{[ promptMessage ]}

Bookmark it

{[ promptMessage ]}



Info iconThis preview shows pages 1–3. Sign up to view the full content.

View Full Document Right Arrow Icon
NOT ON PREVIOUS MIDTERMS: BIO FINAL ******BEHAVIORAL Evolution (lecture not on midterm 1): What an animal does and how it does it. Muscualr and nonmuscluar activity Proximate question- how questions about behavior -focus on environmental stimuli that trigger behavior -focus on genetic, physiological, and anatomical mechanisms underlying a behavioral act Ultimate Questions- the why questions about behavior -address the evolutionary significance of a behavior Ex: schooling in fish- how? Proximate: Sense movement of other fish by sight an d lateral line Why?-minimize predation, reduce friction. Ultimate Ethology- study of behavior, especially under natural conditions. Discipline developed mid 1900s Fixed action patterns- sequence of unlearned behaviors that are largely unchangeable -usually carried to completion once initiated -triggered by external stimuli ex) yawning, male stickleback fish, red underside of intruder stimulates attack. Imprinting: - Includes learning and innate components -generally irreversible -develops only during critical period* adaptive significance of various behaviors: - inflexible behavior adaptive when mistakes would be costly -innate behavior advantageous when learning opportunites are limited Learning- favored when individuals can make mistakes without demise & when parental care is extensive and life is long -most behaviors influenced by both genes and environments Ex. Rats good at learning navigation, domestic dog breeds have exaptations for different types of learning Directed movements have strong genetic components: 1. Kinesis: random turning or movement in response to stimulus 2. Taxis: oriented movement toward or away from stimulus 3. Migration- long distance movement of a population associated with a change of season Animal communication may also be under genetic control: 1. Chemical- ex. Insect response to pheromones often hard wired 2. Auditory- e x. Lacewing courtship songs under genetic control 3. Visual- ex-honeybee dance under genetic control Not all communication genetically determined Evolution of Social Behavior: I. Sexual Selection. Selection for mating success, may oppose natural selection - asymmetries in sexual reproduction: females typically have larger parental investment (sperm is cheap) - female reproductive success low and stable-limited by number of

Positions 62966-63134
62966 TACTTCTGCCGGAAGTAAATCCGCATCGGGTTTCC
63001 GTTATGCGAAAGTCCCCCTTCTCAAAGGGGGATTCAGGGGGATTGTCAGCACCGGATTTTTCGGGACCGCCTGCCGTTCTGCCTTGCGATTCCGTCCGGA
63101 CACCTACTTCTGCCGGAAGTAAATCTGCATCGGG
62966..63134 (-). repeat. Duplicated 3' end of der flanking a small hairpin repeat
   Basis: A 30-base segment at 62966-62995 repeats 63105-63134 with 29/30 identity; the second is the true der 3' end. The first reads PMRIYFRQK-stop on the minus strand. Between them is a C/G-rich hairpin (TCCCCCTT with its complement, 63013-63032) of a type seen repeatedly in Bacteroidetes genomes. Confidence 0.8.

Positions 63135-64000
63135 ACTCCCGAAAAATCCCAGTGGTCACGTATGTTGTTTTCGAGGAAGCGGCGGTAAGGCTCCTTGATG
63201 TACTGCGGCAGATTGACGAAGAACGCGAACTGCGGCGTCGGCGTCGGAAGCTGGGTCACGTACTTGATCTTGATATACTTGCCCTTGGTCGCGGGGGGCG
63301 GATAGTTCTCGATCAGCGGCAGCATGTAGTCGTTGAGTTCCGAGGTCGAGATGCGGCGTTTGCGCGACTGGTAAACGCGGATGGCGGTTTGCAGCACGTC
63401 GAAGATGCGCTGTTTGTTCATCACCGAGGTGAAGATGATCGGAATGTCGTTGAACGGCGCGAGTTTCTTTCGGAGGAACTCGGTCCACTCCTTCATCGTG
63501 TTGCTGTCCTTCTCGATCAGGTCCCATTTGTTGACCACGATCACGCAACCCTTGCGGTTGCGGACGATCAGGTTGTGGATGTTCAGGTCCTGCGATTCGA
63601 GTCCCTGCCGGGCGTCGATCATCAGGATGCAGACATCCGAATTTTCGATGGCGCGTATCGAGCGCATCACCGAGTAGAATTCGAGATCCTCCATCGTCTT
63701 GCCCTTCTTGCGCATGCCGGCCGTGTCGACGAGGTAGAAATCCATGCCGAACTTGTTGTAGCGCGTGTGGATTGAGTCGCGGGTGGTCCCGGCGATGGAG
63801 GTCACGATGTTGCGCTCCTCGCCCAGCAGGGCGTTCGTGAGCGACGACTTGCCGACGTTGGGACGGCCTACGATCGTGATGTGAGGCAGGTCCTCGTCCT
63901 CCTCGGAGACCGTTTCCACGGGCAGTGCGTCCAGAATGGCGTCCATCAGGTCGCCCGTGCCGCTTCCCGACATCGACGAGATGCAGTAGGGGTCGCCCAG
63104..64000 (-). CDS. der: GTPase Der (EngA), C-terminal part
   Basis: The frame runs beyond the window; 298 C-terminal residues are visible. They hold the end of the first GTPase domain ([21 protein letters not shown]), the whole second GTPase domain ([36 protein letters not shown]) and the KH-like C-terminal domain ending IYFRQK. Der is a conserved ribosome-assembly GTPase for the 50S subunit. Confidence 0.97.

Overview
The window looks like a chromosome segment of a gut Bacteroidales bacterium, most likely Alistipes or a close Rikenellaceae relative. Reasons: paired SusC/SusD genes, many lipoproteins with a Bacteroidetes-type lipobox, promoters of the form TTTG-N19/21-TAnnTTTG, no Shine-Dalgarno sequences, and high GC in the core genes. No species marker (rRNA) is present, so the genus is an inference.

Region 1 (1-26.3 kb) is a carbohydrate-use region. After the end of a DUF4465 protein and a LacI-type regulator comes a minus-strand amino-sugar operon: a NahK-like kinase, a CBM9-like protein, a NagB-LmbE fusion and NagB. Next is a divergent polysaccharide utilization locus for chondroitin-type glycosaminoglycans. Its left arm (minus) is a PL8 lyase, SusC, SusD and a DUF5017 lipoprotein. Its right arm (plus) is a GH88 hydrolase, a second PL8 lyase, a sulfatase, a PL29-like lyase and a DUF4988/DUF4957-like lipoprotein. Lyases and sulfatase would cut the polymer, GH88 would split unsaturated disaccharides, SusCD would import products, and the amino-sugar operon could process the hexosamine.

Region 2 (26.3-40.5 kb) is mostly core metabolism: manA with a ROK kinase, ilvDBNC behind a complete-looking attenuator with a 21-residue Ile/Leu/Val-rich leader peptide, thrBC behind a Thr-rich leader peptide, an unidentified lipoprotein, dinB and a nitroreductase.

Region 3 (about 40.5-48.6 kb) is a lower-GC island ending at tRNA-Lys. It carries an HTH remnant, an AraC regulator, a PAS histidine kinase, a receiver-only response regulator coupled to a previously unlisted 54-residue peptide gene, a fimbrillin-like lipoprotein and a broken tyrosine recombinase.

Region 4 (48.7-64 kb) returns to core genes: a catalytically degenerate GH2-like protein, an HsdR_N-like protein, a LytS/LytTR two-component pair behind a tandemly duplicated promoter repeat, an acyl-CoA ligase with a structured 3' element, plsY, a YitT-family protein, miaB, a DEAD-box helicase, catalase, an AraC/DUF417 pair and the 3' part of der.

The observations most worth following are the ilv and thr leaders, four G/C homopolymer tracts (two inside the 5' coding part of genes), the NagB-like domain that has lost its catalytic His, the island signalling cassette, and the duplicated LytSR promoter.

Background image of page 1

Info iconThis preview has intentionally blurred sections. Sign up to view the full version.

View Full Document Right Arrow Icon
pregnancies she can carry - male reproductive success highly variable-limited by number of successful matings When parental investment roles are reversed, other traits revers Phalaropes: parental care by males, females more ornamented, males choosy, polyandrous breeding system-female mates w/ multiple males Sex role reveral in seahorse & pipefish- males carry young in pouch and provide care - Pipefish: females larger, more brightly colored, more competitive., males choosy & prefer larger females. Even sperm is competitive -choosy females may get better genes and care for offspring Sexual selection in plants- some species sexually dimorphic II. Kin selection and Social interaction: - ex. Alarm calling in belding’s ground squirrels-most done by females, females
Background image of page 2
Image of page 3
This is the end of the preview. Sign up to access the rest of the document.

{[ snackBarMessage ]}